By IOL Reporter3h ago
Cape Town The DA claims the real matric pass rate for 2020 is 44.1% not the 76.2% Basic Education Minister Angie Motshekga announced yesterday.
DA education spokesperson Baxolile Bax Nodada MP said in a statement the real matric pass rate is calculated by comparing the number of learners that enrolled in 2018, which was 997 872, to the number that wrote (578 468) and passed matric in 2020 440 702 learners. This group of matrics started with 1 072 993 learners enrolled in 2009 as Grade 1s, which calculates to a pass rate of 41%, she added.
Nodada said it is important to note that the Western Cape has the highest real pass rate at 55.8%, and that the real national pass rate has increased by 5.16% from 2019.
Slamming an overburdened curriculum that does not put the learners futures front of mind, she said the Covid-19 pandemic cannot be blamed for the problems inherent in the system. Nodada said these problems have been ignored for years in favour of whitewashing matric results.
While the Democratic Alliance congratulates every matric from the class of 2020 who has passed after the incredible difficult year they had and commiserates with those who were not successful this time around, the minister surely cannot hope to get away with this subterfuge, Nodada said.
The serious concerns plaguing the South African basic education system will never be addressed if the department continues to try and bury the truth of their ineptitude.
This pass rate is disappointing and indicative of the chaotic nature of the 2020 academic year, coupled with the historic challenge of South Africas extraordinarily high drop-out rate.
2020 was an incredibly difficult academic year. Learners had to face incredible odds to obtain their education due to the Covid-19 pandemic and the subsequent lockdowns. They had to navigate distance learning on virtual platforms, home schooling, changing curriculums and in many cases learners did not even have access to the necessary equipment to make distance learning possible.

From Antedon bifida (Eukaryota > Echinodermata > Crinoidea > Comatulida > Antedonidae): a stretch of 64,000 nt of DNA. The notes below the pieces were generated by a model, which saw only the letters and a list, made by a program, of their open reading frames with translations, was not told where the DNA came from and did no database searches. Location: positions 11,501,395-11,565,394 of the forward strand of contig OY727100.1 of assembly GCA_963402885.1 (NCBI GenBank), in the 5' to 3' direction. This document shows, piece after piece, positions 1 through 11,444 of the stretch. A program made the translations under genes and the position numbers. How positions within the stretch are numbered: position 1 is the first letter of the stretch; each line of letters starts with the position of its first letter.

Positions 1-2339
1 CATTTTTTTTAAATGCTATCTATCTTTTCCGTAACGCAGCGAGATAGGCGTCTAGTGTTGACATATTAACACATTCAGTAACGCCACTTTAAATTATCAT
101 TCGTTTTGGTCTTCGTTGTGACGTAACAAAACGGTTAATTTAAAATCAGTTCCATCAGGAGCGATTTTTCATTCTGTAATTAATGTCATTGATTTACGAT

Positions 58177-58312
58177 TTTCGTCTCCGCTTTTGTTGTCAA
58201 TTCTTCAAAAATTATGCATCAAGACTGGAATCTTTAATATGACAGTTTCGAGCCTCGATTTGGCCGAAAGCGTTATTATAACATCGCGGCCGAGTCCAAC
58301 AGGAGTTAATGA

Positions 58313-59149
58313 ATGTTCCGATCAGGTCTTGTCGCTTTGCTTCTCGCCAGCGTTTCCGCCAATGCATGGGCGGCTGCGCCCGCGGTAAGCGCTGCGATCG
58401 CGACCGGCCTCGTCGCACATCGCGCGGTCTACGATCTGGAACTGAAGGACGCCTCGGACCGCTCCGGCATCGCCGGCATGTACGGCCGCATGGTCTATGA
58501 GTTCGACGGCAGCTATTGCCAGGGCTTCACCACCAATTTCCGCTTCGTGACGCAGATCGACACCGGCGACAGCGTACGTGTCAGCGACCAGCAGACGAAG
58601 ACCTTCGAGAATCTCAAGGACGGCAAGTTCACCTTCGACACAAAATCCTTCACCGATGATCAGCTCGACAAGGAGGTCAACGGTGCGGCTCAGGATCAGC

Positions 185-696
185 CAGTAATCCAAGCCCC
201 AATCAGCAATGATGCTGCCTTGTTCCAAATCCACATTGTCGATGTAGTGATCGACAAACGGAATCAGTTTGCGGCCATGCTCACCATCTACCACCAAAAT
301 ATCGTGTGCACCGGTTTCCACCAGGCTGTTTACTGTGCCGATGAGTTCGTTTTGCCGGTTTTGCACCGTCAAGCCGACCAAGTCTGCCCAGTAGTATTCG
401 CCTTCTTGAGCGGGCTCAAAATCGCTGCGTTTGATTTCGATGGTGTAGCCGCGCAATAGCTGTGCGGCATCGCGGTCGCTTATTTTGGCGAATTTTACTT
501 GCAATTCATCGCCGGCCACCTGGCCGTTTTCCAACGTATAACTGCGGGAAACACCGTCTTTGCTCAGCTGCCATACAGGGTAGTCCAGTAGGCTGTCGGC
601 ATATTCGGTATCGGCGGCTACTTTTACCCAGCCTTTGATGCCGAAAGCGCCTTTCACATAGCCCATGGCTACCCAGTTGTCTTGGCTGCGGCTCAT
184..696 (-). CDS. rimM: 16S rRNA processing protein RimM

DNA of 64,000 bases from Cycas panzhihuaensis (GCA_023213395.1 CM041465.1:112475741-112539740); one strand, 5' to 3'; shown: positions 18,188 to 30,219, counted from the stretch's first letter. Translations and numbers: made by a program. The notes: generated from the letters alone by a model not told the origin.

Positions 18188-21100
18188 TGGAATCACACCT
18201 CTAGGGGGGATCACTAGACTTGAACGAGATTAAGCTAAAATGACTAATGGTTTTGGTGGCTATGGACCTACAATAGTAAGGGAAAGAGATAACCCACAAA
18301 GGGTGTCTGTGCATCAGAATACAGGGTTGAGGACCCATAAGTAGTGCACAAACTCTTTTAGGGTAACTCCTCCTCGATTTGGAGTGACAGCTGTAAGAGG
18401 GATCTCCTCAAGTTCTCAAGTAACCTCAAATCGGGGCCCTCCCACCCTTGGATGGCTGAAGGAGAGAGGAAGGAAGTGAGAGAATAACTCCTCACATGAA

For years, the South African education system has suffered from an overburdened curriculum that does not put the learners futures front of mind. Due to years of neglect of the educational system, many children have fallen out of the education system and have been forgotten.
Many of them face the prospect of a lifetime of inequality, poverty and unemployment due to the curriculum being irrelevant to the job market and industry because its not producing the right skills, and entrepreneurship and innovation are not being prioritised. And with the economy crashing and burning as we speak, even hard work is not a golden ticket to success.
Schools do not have the infrastructure to cater to the needs and safety of their learners, with many mud and asbestos schools still in use. Gauteng spent R450 million on deep cleaning schools in the province and Eastern Cape wasted more than R500 million on overpriced PPE. Surely this money could have been used to the infrastructure.
Teachers struggle to get the correct equipment to teach and there is a serious lack of mathematics and science teachers, with many educators teaching these important subjects not qualified to do so. The accounting, mathematics and physical sciences pass rates have all decreased, with physical sciences declining by 10%.
These are not problems that arose with the Covid-19 pandemic. These problems have been ignored for years in favour of whitewashing matric results to mask the severe systemic failures of the Department of Basic Education.
Yet, in spite of many challenges, countless teachers stepped up and went the extra mile for their learners during this period. They have done wonders in an effort to ensure that each and every child still received a quality education, and the DA commends them for their service.
Unless the Minister and the Department urgently engage with stakeholders in order to address these failures, the true matric pass rate will plummet, to the detriment of our children and all our futures. This generation deserves better than perpetual property.

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